People granted pre-settled status do not necessarily have to wait five years to reapply; they become eligible for settled status as soon as they have five years of continuous residence in the UK. Some applicants will not be aware of their pre-settled status expiry date nor their settled status eligibility date, however. In fact, support organisations interviewed for this project expressed concerns that some of those receiving pre-settled status have not properly understood that it was temporary and that they needed to apply a second time to be permanent residents. Likewise, the ICIBI has also provided evidence of vulnerable applicants with limited English proficiency not being able to understand the difference between settled and pre-settled status (ICIBI, 2022: 81).

The Home Office has committed to alerting pre-status holders of they need to apply for settled status before their temporary status expires (Home Office, 2020: 20), though these alerts would only be effective for applicants who can be reached using the contact details the Home Office holds. Some of the people interviewed for this report mentioned that elderly applicants or applicants in a precarious economic situation do not always have a mobile phone (or they share it with other people), and some did not have an email account, which would need to be created ad hoc for their application. Many of these applicants will lose access to their contact details over time and thus will not receive Home Office alerts for upgrading their status before it expires. Women in abusive relationships are another vulnerable group who in some cases will not be aware of the Home Office alerts, as their identity documents and online accounts are often controlled by the perpetrator of abuse.

5.2. A digital application process and only-digital status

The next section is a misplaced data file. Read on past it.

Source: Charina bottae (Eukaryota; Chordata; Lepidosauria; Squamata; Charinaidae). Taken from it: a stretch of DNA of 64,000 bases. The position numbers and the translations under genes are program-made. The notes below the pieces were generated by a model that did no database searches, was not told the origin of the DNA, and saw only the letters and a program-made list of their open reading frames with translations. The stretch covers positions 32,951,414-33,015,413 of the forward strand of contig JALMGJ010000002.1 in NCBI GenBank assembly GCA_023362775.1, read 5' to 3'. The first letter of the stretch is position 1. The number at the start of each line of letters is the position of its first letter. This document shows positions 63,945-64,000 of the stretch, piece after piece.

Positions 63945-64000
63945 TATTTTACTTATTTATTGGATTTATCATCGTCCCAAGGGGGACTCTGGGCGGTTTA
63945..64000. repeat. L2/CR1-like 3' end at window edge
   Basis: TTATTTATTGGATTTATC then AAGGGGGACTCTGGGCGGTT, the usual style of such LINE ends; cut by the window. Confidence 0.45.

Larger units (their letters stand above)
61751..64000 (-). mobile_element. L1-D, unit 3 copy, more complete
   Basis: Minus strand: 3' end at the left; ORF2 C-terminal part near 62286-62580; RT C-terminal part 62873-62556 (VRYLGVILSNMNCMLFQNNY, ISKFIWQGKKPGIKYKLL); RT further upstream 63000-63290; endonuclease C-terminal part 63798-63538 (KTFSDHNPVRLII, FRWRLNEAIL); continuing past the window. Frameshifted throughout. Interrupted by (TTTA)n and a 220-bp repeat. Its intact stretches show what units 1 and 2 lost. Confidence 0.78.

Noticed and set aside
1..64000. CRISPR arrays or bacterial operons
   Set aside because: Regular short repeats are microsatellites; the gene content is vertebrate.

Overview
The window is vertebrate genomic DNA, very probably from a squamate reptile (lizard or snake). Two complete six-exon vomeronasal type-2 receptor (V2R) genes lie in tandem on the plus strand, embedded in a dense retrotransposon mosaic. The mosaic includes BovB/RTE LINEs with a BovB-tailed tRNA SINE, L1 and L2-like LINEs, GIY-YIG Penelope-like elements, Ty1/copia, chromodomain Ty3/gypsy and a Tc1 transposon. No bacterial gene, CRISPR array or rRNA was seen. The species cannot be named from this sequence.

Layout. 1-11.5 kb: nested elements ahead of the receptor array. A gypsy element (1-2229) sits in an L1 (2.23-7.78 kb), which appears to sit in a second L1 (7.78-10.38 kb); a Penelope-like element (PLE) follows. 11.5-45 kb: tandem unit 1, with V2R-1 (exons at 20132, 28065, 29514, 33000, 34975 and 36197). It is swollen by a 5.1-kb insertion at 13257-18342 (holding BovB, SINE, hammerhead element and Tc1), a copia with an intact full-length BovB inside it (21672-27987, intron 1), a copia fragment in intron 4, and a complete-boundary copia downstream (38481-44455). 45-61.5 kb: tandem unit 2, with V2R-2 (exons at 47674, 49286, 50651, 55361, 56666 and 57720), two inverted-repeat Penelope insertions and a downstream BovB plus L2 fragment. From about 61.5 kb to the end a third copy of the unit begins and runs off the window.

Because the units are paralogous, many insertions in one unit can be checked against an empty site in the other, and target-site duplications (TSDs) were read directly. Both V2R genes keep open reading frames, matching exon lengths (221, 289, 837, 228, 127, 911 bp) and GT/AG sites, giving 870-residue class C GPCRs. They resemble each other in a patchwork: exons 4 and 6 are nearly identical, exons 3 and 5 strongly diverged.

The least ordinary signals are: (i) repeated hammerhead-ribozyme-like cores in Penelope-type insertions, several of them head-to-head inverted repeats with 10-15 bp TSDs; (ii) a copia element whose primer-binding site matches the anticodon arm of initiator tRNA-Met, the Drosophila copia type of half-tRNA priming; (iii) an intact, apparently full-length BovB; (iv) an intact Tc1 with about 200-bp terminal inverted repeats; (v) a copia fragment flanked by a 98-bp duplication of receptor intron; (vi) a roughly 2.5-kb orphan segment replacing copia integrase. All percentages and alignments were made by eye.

The EUSS is the first entirely digital immigration scheme in the UK. The application process itself is online; and applicants and status holders need to use the ‘View and Prove’ platform in the UK government website in order to access and prove their status to third parties (e.g. employers or landlords). For this they need to have their log-in details (identity document used at the time of application and date of birth), as well as access to the email account or mobile phone used in their application so they can receive a security code.

Paper forms are available in specific cases and need to be requested. They are the norm among non-EU applicants who are applying on the basis of a derivative right to reside, such as non-EU carers of an EU child. EU applicants can also request paper forms if they do not have an identity document and cannot obtain one, or if they cannot be supported to submit their online application. By the end of February 2021, 17% of the total number of paper applications to the EUSS (14,460) were submitted by EU citizens, with Poland, Romania and Italy being in the top 10 nationalities of paper applications (Barnard and Costello, 2021b).

Most of the interviewees for this report considered that the lack of a physical document with an expiry date on it increases the risk of people forgetting or not realising that they need to reapply. Having a physical document would have more impact for pre-settled status holders who (1) cannot access their status online due to, for example, poor English skills, low digital literacy or lack of internet access; (2) changed their contact details (home and email addresses and telephone) since their last application and did not inform the Home Office of that change; or (3) could not access the contact details used for their pre-settled status application, as has sometimes been the case for applicants who do not own a mobile phone and/or are not internet users.

While an entirely digital scheme (i.e. digital application and digital proof of status) is convenient for some applicants, representatives of charities supporting vulnerable residents to apply are concerned about the effects on people with low digital literacy or poor access to digital devices and the internet. In the UK, non-internet users are increasingly concentrated among vulnerable groups, which include older people, the socioeconomically disadvantaged, people with poor health, or the socially isolated (Helsper and Reisforf, 2017). There is evidence that applicants without digital skills and/or with low English language proficiency have in some cases been abused by so-called ‘advice sharks’, who charged extortionate fees to provide advice and apply for status on their behalf and can abuse them in other ways (Barnard et al., 2021). This can make it difficult for people to access and check their status. See Tomlinson and Welsh (2021) for a comprehensive review of the rationale behind the Home Office transition to a digital-only immigration system and its potential impact on vulnerable groups.